We needed to attend the eye clinic twice weekly and even had some unscheduled visits as Tessa was in pain and we weren’t sure what was causing it. She was only happy when the eye was numbed with anaesthetic drops but the effects were short lived and she was only permitted so many doses a day. Her consultant explained that it was likely that the stitches on the surface of her eye were rubbing and causing the pain. We had to wait until they dissolved on their own. I hated seeing her cry her silent cry and feel helpless. It was a very difficult time all round.
Slowly the routine became more manageable, Tessa’s pain subsided and the appointment frequency lessened. We finally had a little breathing room as a family.
Knowing that Tessa would need to rely on the vision in her right eye meant we were anxious to gauge how well she could see through her narrow, off-centre pupil. We bought special high contrast mobiles and were always looking for clues as to how well she could see the world. Every small, vision related achievement was cause for celebration from grabbing toys accurately to picking fluff off the floor!
The various conditions which affect Tessa’s eyes are all associated with Arhinia and the underdevelopment of her midface. We know of kids with arhinia who have completely unaffected eyes, some who have mild cataracts but good vision and some who have eyes so small and underdeveloped (microphthalmia) that they have little or no vision. A significant proportion of those born with Arhinia are born without eyes at all (anophthalmia).
We are therefore incredibly grateful that Tessa has the vision she has and most people who meet her can’t tell that there is anything wrong with her eyes as she copes extremely well. She no longer uses the dilating drops in her right eye as they were exacerbating her photophobia (light sensitivity) and she couldn’t open her eyes outside at all. She still has trouble on bright days and not having a nose makes wearing sunglasses quite difficult! She does need to hold things very close to her eye to make out detail and doesn’t see well at distance. Her ‘bad’ eye wobbles quite a bit but does still move mostly in sync with her working eye. I have noticed some positional nystagmus (involuntary movement) in her good eye when she looks all the way right but we’ll have to wait and see if this has further implications for her functional vision.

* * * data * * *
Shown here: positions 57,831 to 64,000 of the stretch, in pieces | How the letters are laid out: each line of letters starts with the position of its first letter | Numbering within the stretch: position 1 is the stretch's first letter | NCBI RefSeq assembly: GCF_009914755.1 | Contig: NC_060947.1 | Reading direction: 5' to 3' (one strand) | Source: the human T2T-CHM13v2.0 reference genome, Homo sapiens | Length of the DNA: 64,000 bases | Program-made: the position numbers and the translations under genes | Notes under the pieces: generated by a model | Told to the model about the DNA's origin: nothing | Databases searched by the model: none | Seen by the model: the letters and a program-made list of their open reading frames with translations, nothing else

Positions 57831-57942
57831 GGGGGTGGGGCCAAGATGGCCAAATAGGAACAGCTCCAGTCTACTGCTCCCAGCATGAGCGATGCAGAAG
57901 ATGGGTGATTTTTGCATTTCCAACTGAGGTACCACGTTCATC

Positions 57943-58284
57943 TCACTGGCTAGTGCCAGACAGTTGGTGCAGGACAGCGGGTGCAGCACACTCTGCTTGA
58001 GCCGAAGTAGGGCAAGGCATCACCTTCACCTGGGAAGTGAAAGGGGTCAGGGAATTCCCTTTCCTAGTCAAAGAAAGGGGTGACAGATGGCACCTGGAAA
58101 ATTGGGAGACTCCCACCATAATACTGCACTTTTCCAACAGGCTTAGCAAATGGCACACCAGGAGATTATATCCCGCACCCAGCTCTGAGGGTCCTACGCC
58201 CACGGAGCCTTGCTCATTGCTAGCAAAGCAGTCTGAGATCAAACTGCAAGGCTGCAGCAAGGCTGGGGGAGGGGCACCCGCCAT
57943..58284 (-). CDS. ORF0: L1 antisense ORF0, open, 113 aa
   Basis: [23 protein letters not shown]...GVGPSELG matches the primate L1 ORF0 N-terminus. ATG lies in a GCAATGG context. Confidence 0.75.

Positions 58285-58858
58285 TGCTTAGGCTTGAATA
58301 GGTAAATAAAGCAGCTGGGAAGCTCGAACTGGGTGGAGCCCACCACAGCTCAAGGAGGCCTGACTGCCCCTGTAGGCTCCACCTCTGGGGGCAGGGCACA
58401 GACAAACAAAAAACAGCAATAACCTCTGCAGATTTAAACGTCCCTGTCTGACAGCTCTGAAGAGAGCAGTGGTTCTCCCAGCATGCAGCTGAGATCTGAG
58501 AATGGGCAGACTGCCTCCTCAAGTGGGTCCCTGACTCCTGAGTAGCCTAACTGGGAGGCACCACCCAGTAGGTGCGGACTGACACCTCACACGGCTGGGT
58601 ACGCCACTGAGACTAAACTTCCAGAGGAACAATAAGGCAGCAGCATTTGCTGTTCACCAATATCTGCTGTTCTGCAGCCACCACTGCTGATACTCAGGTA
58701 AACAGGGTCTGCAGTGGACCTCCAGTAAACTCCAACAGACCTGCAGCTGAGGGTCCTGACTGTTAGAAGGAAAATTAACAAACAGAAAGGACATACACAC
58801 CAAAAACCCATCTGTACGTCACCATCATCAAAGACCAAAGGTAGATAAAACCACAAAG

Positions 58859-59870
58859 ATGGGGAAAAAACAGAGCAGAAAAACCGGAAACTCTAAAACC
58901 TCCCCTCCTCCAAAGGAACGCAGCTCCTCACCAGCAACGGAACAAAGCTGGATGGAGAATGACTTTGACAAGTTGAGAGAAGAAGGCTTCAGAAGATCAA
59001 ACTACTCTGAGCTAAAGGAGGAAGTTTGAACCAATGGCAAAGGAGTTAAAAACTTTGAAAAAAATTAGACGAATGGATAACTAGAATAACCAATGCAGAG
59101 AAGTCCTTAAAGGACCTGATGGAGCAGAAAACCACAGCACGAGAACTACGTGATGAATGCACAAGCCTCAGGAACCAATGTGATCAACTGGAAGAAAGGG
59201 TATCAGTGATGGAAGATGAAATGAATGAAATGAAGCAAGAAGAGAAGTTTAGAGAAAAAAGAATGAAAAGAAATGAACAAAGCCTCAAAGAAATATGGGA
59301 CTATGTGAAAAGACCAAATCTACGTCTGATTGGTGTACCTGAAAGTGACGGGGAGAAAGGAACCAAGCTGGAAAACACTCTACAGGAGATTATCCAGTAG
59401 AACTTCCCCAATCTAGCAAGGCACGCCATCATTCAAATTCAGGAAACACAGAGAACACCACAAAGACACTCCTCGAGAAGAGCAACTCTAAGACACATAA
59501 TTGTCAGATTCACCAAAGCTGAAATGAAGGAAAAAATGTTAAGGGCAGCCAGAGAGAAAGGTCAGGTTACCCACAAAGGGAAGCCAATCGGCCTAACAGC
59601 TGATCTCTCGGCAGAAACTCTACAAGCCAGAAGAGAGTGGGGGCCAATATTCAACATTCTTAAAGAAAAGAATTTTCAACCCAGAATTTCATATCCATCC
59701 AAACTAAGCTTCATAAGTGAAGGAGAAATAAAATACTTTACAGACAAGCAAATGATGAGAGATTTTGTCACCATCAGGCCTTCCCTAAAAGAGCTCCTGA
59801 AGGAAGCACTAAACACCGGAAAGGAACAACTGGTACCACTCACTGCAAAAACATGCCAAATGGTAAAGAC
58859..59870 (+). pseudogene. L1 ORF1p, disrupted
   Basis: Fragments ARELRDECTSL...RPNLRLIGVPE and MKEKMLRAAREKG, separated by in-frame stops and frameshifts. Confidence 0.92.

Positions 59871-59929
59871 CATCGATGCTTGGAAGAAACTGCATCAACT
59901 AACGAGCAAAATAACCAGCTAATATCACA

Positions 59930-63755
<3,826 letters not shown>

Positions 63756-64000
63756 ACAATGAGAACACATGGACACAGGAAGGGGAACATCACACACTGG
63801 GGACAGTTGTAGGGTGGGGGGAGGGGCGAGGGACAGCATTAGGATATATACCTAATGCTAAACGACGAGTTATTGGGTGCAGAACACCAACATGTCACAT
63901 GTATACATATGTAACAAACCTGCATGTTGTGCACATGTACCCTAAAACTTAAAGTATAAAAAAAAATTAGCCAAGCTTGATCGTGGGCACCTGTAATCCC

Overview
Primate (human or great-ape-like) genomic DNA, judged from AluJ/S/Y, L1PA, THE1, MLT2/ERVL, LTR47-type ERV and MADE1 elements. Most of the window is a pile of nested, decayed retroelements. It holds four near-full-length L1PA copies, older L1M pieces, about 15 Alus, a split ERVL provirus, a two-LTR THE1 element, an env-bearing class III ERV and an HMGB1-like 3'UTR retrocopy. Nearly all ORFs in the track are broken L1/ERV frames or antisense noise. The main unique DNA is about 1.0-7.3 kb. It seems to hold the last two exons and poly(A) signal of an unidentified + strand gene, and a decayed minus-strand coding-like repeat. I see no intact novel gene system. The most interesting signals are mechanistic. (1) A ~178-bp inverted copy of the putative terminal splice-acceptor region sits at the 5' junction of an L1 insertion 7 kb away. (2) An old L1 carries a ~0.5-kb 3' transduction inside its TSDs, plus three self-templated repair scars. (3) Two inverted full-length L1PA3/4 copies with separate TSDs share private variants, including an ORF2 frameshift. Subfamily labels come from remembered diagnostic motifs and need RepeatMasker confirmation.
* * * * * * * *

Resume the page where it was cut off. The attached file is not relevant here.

Of course how she sees is normal to her so it can be difficult to tell what she can see clearly and what she compensates for. For example if her brother and sister say they can see the rainbow she says she can too, she will also say the dinner smells nice so we know that she cleverly uses social clues to fill in the things she doesn’t experience.
Because of her cataract surgery Tessa’s left eye has a lifelong risk of developing glaucoma (high pressure in eye) and so she will always have regular eye checks to monitor the pressure in her eyes. So far all her pressure readings have thankfully been within the normal range.
Another issue most aren’t aware of involves her underdeveloped lacrimal ducts (those little holes in the corners of our eyes that drain our tears and excess fluid). Tessa’s eyes water a lot because of inadequate drainage and her eyes often have sticky discharge which can cause infections. It’s common for others with the same problem to experience frequent eye infections and need regular antibiotic eye drops especially during winter months. Amazingly by using breastmilk drops in her eyes at the first sign of trouble, Tessa avoided any infections until she was almost three. My milk dried up due to pregnancy and a few weeks later Tessa developed a horrible conjunctivitis infection which spread causing secondary periorbital cellulitis. It was terrifying seeing how quickly it developed and to feel so helpless. She was admitted on Christmas Eve for IV antibiotics. It was obviously very worrying to have infection in the area where her nasal implant is but thankfully the infection cleared without any complications.
Tessa is due to start pre-school full time in September and as such, how her vision will affect her learning is obviously becoming more important. We are lucky to have the support of several wonderful charities who are an invaluable source of information as we begin the daunting process of ensuring Tessa has adequate and appropriate support at school, both for her trachy and her vision. An assessment by an educational psychologist showed that Tessa was only behind in aspects of development that were purely visual. It is really remarkable given what she’s been through and the fact that if you met Tessa you might never guess that she has eye issues at all … when in fact the rarity and combination of her conditions make her one of the most unusual ophthalmic patients in the world. We’d add one of the cutest too … but then we are unashamedly biased !!
Thank you for following Tessa’s story and we hope this helps explain some of the less obvious challenges she faces because of her condition.